The laws pertaining to Real Estate transactions not only vary across the United States, but also have distinct differences in some jurisdictions within the state of North Carolina. As such, there is no uniform checklist that could adequately prepare buyers and sellers for executing their real estate transactions. Therefore, we strongly encourage you to consider hiring Biazzo & Panchenko Law, PLLC to ensure that your interests are adequately represented. The following is a brief overview of the closing process in North Carolina.
Generally, buyer’s agent will commence a residential real estate transaction by drafting a sales contract – known as an offer. This is, however, not a cause for concern because buyer’s agent merely fills in the blanks of a standardized purchase contract form that is drafted by attorneys, and approved by the North Carolina State Bar. Moreover, seller’s agent thereafter reviews the offer and communicates the terms thereof to the seller. The seller may accept the offer, reject the offer, or create a counteroffer.
An offer is accepted only if the terms of acceptance do not contradict or vary the offer itself. Any changes to the offer phrased as a statement (not a question) will be considered as a counteroffer – which is essentially a rejection of the buyer’s initial offer. Furthermore, a conditional acceptance is not an acceptance at all. Lastly, any communication regarding the offer and acceptance should be in writing in order to avoid any subsequent litigation, which is often times caused by simple miscommunication between the agents.
Once an offer is accepted by the seller, and a contract is signed by both parties – the contract enters an executory stage. In North Carolina, the executory stage is also known as the Due Diligence period – during which a buyer can walk away from the deal for any reason whatsoever. In addition to a Deposit or Earnest Money that is generally held by attorney or broker, a Due Diligence fee is paid directly to the seller as compensation for seller taking the property off the market and potentially losing an opportunity to sell it to someone else. If the buyer walks away from the deal during the Due Diligence stage, s/he will lose the Due Diligence fee, but not the Earnest Money.
Due Diligence is the time for the buyer to secure financing, conduct property inspections, surveys, appraisals, and other research in order to ensure s/he wants to proceed with the deal. Any defects that surface during the Due Diligence period, which were not disclosed by the seller on the property disclosure can be used by the buyer to renegotiate the purchase price. Generally, the seller will either reduce the selling price or agree to cure the defects in order to complete the sale, but is not required to do so.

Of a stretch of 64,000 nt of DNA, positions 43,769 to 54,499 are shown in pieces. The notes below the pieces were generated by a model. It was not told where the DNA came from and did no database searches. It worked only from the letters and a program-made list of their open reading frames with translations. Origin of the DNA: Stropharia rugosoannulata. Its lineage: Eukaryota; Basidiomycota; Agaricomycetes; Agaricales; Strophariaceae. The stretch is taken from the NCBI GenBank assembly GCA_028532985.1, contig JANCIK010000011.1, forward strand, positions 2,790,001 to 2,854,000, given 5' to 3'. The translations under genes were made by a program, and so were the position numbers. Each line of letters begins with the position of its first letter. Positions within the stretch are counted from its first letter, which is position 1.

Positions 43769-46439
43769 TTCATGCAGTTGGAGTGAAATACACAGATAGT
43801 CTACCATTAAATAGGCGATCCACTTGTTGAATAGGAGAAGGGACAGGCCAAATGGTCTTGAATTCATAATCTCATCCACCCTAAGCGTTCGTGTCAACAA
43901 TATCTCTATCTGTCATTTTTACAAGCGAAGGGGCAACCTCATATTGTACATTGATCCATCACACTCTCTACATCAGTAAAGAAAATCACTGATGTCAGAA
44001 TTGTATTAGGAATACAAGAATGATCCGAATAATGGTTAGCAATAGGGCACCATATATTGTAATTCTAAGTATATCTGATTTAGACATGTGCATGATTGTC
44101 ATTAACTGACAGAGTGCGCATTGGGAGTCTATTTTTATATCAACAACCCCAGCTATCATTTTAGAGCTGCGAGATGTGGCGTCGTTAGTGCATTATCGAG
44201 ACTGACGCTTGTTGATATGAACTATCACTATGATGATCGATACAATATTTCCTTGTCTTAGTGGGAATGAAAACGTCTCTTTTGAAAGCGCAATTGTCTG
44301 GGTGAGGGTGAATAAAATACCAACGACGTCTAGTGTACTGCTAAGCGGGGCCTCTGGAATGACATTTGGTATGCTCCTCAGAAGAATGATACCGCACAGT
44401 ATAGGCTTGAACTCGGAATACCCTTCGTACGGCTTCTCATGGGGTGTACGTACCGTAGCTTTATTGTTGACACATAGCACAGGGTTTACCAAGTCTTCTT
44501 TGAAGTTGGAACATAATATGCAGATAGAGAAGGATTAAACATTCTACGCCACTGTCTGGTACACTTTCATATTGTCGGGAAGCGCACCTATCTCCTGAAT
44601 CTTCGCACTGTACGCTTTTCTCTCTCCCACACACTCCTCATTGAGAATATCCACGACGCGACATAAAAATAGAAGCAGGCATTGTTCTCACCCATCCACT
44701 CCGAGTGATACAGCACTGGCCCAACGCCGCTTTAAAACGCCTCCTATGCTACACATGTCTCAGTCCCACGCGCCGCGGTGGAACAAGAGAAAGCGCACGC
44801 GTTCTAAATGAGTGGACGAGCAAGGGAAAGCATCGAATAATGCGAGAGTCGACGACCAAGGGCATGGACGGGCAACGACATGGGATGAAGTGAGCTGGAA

After the contract is signed, buyer’s agent will send the purchase contract to the closing attorney, who will commence the closing process (discussed below in step 4). Sellers must keep in mind that a real estate closing attorney primarily represents the interests of the buyer in a real estate transaction. This is so because the buyer is the one who selects the closing attorney in order to ensure that the property is clear of any and all encumbrances, and that the seller has the right to convey the property.
While buyers generally choose a closing attorney, sellers rarely hire their own attorneys, because all that the closing attorney needs to do for the seller is prepare customary seller documents such as the deed, and then disburse the proceeds from the sale. Moreover, once an attorney represents both sides s/he has an ethical obligation to close the deal to the best of his/her abilities. Therefore, there’s no reason for the seller to shop around for a second closing attorney, because this will only delay the closing and potentially create miscommunication.
Upon receipt of the purchase contract, attorney will commence the closing process by performing a title search of the property at the local register of deeds. The results are then sent to a title company that issues a title policy. Next, attorney and real estate agents will work together with lenders to coordinate the closing and resolve any issues in a timely manner. A few days prior to closing, attorney will request lien payoff amounts, prepare all requisite documents and subsequently record the same after they are signed by both parties.
At the closing, which generally takes place at the office off the buyer’s attorney, seller will sign the deed over to the buyer and give the buyer the keys in exchange for the buyer paying the remaining funds. Once all necessary documents are recorded, attorney will disburse the funds and payoff all the liens.
We strongly encourage you to seek the advice of a licensed North Carolina Real Estate Attorney if you are conducting any real estate transactions. To schedule a consultation today, contact Biazzo & Panchenko Law, PLLC. This blog is not to be construed as legal advice.